Facebook updates privacy amid Cambridge Analytica scandal

Apr 3, 2018 | Facebook marketing, Regulation, Social media

Facebook has unveiled new tools to make it easier for users to see and access the data the social network holds on them, as the social media giant aims to regain trust after a backlash from users over the Cambridge Analytica data scandal.

New features include a redesigned settings menu on mobile devices, a privacy shortcuts menu, and a tool called “Access Your Information.”

The move comes after reports that a quiz app harvested 50 million Facebook profiles for data which were then sent over to Cambridge Analytica, a firm that was caught claiming it handled the digital aspects of President Donald Trump’s 2016 election campaign.

Facebook has redesigned the settings menu on mobile devices to make things easier to find. All the different sections under the settings tab will now be a in a single place.

The technology giant has also added a privacy shortcuts menu. Users can go to this menu to add extra security when logging in, review and delete what you’ve shared from search history to friend requests, and manage the information on your profile and who sees your posts.


Facebook is also introducing a tool called “Access Your Information” to let you see the comments you’ve left or posts you’ve shared and delete them. The company also said it will make it easier for users to download their data, such as photos and contacts you’ve added to your account, and even move it to another service.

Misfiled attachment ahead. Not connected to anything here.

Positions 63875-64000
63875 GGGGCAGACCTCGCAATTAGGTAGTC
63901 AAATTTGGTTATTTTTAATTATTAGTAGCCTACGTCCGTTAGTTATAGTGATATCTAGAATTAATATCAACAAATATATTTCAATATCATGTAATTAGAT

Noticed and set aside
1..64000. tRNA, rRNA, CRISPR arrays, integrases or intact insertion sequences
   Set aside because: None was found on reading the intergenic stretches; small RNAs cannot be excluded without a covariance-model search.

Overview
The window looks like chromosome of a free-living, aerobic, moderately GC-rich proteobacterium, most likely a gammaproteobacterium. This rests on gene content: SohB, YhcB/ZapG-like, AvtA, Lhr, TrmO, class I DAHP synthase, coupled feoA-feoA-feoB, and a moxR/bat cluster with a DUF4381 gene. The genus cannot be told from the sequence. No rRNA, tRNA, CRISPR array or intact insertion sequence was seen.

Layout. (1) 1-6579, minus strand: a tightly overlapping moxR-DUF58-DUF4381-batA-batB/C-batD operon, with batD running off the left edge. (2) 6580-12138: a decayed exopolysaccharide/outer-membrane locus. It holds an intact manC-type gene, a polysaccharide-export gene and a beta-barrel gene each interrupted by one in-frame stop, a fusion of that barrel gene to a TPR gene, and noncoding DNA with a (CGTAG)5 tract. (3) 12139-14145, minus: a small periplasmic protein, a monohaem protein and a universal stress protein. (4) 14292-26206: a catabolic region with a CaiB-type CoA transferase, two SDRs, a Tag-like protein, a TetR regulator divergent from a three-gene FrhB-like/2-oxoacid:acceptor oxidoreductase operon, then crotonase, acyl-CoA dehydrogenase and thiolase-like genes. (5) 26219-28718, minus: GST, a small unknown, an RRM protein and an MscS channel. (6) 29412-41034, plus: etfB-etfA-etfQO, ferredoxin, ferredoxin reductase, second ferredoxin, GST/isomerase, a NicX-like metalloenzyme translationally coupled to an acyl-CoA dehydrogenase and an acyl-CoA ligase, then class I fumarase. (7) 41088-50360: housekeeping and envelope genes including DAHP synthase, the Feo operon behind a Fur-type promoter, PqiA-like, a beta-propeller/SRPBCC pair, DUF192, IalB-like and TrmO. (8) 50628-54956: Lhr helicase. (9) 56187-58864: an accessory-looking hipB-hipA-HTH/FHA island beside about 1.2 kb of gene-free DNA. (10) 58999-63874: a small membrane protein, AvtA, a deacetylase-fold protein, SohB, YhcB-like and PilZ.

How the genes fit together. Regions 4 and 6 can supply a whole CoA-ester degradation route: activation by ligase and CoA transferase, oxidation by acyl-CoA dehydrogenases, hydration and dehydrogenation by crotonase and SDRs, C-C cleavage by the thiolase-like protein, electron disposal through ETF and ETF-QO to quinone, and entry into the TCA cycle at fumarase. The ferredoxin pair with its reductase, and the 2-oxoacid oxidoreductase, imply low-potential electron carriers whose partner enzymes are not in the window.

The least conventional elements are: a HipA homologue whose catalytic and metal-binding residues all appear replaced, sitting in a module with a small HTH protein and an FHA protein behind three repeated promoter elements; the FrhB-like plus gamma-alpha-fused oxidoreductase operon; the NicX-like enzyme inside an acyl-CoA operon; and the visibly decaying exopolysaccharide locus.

Finally, Facebook said that it will be proposing new terms of service and will be updating its data policy to “better spell out what data we collect and how we use it.” The technology firm said that most of the updates “have been in the works for some time,” but the recent events “underscore their importance.”


“The last week showed how much more work we need to do to enforce our policies, and to help people understand how Facebook works and the choices they have over their data,” Facebook said in a blog post.”We’ve heard loud and clear that privacy settings and other important tools are too hard to find, and that we must do more to keep people informed.”

Read the blog post here

Share This